Black Senior Citizens Told to Get Off Bus Taking Them to Vote: 'It Was an Intimidation Tactic'

Dozens of Georgia black senior citizens were forced to disembark from a bus taking them to vote on Monday, prompting accusations of voter suppression from organizers of Black Voters Matter, a nonpartisan group encouraging black Americans to get out and vote.

BVM organizer LaTosha Brown told The Atlanta Journal-Constitution that the group had arranged for the senior citizens to depart from a senior center in Louisville, operated by Jefferson County, to be transported to a voting center to cast their ballots early in the November midterm elections.

Before the bus could leave, however, the center's director reportedly told passengers they needed to disembark.

Video of the incident shared by BVM shows a group of senior citizens boarding the bus and later standing outside it.

Brown told the Journal-Constitution a county clerk had apparently called the senior center to voice concerns over the plan to allow a bus to take residents from the senior center.

The BVM organizer said she believed the decision to bar black senior citizens from voting was "an intimidation tactic" and an act of voter suppression.

"It was really unnecessary," she told the news outlet. "These are grown people."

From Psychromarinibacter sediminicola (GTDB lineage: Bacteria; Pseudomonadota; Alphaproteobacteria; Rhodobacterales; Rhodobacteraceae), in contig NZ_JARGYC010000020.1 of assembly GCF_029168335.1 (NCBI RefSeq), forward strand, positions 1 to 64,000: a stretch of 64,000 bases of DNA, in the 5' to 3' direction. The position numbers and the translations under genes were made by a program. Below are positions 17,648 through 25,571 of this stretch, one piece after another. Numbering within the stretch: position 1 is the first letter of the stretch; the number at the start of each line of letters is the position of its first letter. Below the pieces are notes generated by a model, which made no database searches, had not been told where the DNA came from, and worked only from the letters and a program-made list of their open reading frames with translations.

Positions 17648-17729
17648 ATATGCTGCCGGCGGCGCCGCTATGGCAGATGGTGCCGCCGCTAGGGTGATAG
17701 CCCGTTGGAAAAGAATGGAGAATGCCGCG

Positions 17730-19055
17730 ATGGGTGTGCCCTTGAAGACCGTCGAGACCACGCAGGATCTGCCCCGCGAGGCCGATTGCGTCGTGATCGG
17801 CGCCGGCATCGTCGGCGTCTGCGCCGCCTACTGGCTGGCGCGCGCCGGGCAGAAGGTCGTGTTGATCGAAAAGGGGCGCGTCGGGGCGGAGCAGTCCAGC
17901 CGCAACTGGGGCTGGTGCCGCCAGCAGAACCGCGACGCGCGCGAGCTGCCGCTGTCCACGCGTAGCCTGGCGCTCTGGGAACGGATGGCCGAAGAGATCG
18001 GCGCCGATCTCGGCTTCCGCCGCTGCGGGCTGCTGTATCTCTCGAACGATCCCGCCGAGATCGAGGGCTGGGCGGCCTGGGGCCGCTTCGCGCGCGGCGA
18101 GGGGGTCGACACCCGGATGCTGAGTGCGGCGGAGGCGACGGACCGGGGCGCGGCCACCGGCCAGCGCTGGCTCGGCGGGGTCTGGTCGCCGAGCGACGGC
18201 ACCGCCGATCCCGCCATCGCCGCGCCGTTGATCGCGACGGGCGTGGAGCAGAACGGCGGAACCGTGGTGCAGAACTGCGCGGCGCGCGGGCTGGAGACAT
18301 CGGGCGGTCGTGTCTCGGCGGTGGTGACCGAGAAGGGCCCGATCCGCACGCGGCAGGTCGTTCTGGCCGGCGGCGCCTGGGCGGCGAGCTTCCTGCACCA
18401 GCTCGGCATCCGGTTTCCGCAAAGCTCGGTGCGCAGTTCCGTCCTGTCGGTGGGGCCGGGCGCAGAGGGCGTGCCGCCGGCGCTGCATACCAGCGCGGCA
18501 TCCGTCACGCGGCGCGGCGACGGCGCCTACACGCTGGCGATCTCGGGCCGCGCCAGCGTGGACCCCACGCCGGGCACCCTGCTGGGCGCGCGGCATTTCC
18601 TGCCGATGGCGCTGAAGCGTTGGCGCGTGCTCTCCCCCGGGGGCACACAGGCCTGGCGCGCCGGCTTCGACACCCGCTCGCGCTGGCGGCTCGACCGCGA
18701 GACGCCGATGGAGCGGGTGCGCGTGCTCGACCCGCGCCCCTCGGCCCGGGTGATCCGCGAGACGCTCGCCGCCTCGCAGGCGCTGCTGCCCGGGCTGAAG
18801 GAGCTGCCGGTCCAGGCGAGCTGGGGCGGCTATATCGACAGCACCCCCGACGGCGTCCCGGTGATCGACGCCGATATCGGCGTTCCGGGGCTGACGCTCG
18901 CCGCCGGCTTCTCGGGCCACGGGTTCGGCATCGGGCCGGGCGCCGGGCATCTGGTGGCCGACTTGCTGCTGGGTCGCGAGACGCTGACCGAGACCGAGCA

Voters leave a precinct after casting their ballots during Georgia's primary Super Tuesday's presidential election January 5, 2008, in Savannah, Georgia. Black Voters Matter, a nonpartisan group encouraging black Americans to vote, says around 40 black senior citizens were forced to get off a bus taking them to vote on Monday. Stephen Morton/Getty

Jefferson County's administrator has defended the move, saying that the county government felt that the event could be considered "political activity," which is not allowed during county-sponsored events.

"Jefferson County administration felt uncomfortable with allowing senior center patrons to leave the facility in a bus with an unknown third party," County Administrator Adam Brett told the Journal-Constitution.

"No seniors at the Jefferson County senior center were denied their right to vote," he added.

Monday was the first day of in-person early voting in Georgia, which faces a heated governor's race between former state House Minority Leader Stacey Abrams, a Democrat, and Secretary of State Brian Kemp, a Republican.

Kemp is currently facing a separate lawsuit from civil rights groups over alleged voter suppression after his office was reported to have been holding more than 53,000 "pending" voter registrations of mostly black voters weeks before the upcoming election.

Read more: Georgia Senator Appears to Snatch Student's Phone After Refusing to Answer Question on Voter Suppression

Despite the bump in the road, Brown said senior citizens at the Louisville senior center are determined to cast their ballots in the November midterms.

"The seniors were so resolved. They said: 'We're going to vote. Nobody's going to stop us,'" Brown said.

"It wasn't the first time someone has denied them or tried to prevent them from voting," she added.

Still, it is unclear whether the seniors will be provided with transportation the next time they try to cast their ballots.

The Jefferson County government did not immediately respond to a request for comment from Newsweek.